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MONDAY OF LENT WEEK 2

The medieval theologian, Thomas Aquinas, called beauty ‘a kind of knowledge’. Dostoevsky famously said that ‘beauty will save the world’. More personally and so less abstractly, would you agree with me that when we find anything beautiful we love it? Could you call to mind for a moment a few things that can awaken this sense of beauty in you? I find there’s often there’s a big element of surprise when something we didn’t think special reveals the reassuring news that beauty does live in the world even if we cannot always see it.     
 
For example, a person who is doing something for you as part of their paid work. When some people some to help you they look as if they are being forced to and wish you would pay and go away quickly. Others do their task efficiently and with courtesy but without personalising it. Occasionally there is someone who for some magical reason makes you feel the presence of selflessness. It is their own presence but also something shines through their manner with a relaxed, super-confident yet totally uncoercive kindness that for a while makes you feel a  happier and a better person simply because another human being is relating to you in this way.
 
For the sceptics among us, there may also be unconscious reasons for this – the person reminds you of someone you like or are attractive in other ways. But these factors wouldn’t explain the sense of grace. This means an energy or presence which has an impenetrable motive, which is a sign of it being pure goodness, agapic love.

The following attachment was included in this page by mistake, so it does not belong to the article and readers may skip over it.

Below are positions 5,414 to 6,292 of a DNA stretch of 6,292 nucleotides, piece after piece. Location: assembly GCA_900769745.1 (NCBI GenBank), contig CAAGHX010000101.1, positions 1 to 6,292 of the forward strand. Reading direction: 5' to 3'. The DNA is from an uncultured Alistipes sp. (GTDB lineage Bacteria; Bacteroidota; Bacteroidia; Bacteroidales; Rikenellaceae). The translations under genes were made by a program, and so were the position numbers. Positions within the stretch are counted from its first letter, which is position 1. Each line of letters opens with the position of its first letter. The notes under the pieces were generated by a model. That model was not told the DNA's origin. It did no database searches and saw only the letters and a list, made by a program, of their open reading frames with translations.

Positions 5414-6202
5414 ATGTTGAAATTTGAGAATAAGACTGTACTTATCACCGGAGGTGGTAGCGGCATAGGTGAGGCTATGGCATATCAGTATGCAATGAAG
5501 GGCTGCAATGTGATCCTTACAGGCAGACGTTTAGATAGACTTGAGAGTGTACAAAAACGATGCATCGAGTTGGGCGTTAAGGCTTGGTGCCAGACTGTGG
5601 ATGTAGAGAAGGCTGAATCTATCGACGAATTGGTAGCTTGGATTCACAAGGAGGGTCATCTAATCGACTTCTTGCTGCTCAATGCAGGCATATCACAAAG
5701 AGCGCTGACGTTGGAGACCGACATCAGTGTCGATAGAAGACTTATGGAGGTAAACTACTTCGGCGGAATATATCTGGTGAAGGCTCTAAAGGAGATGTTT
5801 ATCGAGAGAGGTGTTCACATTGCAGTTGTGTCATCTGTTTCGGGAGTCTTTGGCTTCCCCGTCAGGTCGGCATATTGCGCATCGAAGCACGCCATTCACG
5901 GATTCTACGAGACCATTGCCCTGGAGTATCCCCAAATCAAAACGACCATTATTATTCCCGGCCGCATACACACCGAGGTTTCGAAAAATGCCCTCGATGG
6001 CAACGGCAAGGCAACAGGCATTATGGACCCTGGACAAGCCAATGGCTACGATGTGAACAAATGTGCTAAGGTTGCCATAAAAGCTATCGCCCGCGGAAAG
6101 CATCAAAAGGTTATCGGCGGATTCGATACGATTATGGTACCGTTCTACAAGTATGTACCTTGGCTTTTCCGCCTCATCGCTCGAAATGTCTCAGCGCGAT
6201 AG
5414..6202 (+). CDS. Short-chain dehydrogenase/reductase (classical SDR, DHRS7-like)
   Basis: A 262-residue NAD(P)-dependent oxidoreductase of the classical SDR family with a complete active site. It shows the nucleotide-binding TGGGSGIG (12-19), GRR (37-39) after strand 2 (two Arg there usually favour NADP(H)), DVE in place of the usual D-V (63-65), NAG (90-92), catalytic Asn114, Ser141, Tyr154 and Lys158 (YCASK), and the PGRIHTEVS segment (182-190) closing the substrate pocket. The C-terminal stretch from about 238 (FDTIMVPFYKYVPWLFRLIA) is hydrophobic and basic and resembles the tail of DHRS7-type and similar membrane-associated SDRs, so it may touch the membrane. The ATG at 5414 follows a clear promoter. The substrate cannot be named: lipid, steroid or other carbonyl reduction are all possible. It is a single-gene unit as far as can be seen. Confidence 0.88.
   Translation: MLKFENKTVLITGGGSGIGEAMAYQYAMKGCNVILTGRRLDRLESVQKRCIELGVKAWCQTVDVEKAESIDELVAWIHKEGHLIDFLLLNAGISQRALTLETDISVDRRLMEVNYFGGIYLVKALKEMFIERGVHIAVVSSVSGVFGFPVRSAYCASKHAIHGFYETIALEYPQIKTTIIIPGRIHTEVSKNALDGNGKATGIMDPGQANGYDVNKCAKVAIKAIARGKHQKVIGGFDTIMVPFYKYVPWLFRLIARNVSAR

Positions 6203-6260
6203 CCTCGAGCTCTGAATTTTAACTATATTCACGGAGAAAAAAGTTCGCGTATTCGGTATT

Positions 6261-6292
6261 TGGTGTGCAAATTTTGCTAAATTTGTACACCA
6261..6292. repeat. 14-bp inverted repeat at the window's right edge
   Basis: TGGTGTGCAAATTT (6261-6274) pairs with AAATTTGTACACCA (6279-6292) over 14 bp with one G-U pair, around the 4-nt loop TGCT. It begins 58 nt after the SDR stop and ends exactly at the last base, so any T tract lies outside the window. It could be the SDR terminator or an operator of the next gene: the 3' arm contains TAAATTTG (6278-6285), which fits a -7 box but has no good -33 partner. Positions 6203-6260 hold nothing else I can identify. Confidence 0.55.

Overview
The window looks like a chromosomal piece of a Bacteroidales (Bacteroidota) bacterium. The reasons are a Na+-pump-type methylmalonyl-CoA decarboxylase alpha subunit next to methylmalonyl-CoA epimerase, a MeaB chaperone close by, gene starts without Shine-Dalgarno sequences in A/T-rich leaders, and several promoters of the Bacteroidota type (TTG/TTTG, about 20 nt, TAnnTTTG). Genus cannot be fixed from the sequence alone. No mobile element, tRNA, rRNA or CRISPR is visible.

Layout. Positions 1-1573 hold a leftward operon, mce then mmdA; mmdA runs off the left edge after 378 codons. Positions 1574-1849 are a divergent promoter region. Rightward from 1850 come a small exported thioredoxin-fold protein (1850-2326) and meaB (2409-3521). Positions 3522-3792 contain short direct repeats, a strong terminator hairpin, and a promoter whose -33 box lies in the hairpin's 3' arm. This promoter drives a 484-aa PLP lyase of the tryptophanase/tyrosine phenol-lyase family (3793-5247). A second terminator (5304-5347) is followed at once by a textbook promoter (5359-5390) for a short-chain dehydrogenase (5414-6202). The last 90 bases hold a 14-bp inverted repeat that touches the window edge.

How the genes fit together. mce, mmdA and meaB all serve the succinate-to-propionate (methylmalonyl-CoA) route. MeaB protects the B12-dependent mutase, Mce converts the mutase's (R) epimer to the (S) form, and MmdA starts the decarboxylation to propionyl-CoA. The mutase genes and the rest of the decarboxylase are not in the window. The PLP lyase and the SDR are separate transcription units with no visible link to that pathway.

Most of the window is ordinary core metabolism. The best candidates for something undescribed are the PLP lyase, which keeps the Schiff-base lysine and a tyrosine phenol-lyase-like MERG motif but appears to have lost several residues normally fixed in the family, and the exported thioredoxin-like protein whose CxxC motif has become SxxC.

It is ‘beautiful’ and effortless. In works of art that touch you deeply and bestow a perspective on the world which is obvious but surprising, familiar and yet fresh – whether it’s in music, a novel, poetry, painting or film or a child’s drawing - beauty is always felt as effortless. The ego and the creative labour of the artist have been absorbed fully in the final work.
 
Beauty is a manifestation of grace. It is as present around us always as oxygen. Beauty was only created once: it is a window opening onto the timeless. But it is the essential nature of all things and every person. This is why it can emerge suddenly anywhere.
 
That is part of the work of Lent to sensitise ourselves, despite the daily news and the disharmony around us, to the beauty in which we live and move and have our being.
 

Laurence Freeman
Lenten Reflections 2024
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